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<p><b>Abstract</b>—This paper systematically reviews 10 years of research that several Army Laboratories conducted in object recognition algorithms, processors, and evaluation techniques. In the military, object recognition is applied to the discrimination of military targets, ranging from human-aided to autonomous operations, and is called Automatic Target Recognition (ATR). The research described here has been concentrated in human-aided target recognition applications, but some attention has been paid to automatic processes. Definitions and performance metrics that have been developed are described along with performance data showing the present state-of-the-art. The effects of signal-to-noise and clutter parameters are indicated in the data. Multisensor fusion and model-based algorithms are discussed as the latest techniques under consideration by the military research community. The results demonstrate that useful performance can be achieved, and tools are evolving to understand and improve the performance under real-world conditions. The referenced research strongly indicates the need for the development of image science, as described in the paper, to support the theoretical underpinnings of ATR.</p>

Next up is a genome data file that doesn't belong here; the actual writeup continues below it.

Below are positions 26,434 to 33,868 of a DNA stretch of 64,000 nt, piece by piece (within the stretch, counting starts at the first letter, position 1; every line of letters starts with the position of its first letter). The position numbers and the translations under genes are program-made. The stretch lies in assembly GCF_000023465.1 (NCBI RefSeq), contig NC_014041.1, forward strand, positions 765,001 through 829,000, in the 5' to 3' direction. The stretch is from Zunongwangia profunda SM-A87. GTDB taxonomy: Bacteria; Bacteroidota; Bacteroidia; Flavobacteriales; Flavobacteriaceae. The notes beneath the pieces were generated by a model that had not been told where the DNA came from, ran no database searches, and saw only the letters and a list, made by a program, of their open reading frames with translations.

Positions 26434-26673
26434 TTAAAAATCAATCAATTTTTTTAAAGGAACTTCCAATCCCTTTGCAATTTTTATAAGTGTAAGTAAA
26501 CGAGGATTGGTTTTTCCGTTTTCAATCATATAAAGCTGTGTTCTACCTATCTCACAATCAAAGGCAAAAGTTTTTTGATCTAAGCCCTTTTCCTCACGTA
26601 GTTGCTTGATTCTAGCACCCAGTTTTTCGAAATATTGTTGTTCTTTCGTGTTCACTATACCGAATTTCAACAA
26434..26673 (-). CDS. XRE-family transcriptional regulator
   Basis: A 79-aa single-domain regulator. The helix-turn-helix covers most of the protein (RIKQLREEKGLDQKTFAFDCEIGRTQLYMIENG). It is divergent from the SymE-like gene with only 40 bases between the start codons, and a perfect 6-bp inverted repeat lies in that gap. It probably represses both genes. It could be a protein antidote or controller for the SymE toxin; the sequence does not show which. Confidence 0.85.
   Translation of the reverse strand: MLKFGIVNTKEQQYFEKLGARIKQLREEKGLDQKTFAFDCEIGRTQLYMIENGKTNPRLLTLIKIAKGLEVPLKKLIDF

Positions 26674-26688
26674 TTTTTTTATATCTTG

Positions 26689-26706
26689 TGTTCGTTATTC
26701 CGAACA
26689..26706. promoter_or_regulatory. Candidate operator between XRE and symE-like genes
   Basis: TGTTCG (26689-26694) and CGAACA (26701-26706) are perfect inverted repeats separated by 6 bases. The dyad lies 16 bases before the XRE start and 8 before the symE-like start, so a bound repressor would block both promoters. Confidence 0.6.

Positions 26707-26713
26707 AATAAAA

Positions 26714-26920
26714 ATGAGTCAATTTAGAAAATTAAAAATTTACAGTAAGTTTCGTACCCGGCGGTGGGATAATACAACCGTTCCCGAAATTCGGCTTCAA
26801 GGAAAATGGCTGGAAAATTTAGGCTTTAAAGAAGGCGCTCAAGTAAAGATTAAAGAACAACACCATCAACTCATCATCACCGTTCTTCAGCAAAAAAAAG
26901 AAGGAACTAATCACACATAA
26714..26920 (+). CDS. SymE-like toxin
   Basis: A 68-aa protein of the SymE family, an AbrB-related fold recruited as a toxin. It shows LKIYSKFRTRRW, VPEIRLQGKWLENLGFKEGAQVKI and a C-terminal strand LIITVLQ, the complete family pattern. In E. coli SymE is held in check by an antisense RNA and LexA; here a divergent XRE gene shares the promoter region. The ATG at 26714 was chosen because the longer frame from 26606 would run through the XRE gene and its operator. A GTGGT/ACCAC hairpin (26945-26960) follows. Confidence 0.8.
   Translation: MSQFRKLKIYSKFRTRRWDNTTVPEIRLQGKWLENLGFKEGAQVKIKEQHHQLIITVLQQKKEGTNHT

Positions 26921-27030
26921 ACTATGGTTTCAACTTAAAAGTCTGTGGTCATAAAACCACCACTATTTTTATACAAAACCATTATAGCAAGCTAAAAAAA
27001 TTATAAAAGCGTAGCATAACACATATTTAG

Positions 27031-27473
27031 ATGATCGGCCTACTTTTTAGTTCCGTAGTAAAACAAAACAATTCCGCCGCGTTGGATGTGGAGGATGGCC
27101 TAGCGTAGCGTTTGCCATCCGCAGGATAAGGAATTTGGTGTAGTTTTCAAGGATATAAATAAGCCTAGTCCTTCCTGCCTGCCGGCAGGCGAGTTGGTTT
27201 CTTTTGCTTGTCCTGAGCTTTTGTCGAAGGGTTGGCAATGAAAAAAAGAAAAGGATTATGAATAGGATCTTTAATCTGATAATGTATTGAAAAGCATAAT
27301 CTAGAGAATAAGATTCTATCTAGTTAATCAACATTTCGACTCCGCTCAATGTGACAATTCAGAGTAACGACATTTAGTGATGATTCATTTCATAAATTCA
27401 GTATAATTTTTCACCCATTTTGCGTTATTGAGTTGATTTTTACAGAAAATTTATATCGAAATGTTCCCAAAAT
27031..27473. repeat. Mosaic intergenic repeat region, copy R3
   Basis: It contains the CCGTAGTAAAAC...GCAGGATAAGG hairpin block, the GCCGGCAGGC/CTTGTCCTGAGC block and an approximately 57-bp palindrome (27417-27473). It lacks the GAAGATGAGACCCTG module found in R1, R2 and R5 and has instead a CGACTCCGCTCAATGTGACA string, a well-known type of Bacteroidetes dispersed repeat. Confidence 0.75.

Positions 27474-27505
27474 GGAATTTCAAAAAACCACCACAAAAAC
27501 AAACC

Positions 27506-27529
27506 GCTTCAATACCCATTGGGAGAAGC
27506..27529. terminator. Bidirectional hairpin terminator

Automatic Target Recognition, ATR, imaging sensors, image processing, aided target acquisition, multisensors, sensor fusion, ATR algorithms, performance metrics, databases.

J. A. Ratches, C. Walters, B. D. Guenther and R. G. Buser, "Aided and Automatic Target Recognition Based Upon Sensory Inputs From Image Forming Systems," in IEEE Transactions on Pattern Analysis & Machine Intelligence, vol. 19, no. , pp. 1004-1019, 1997.
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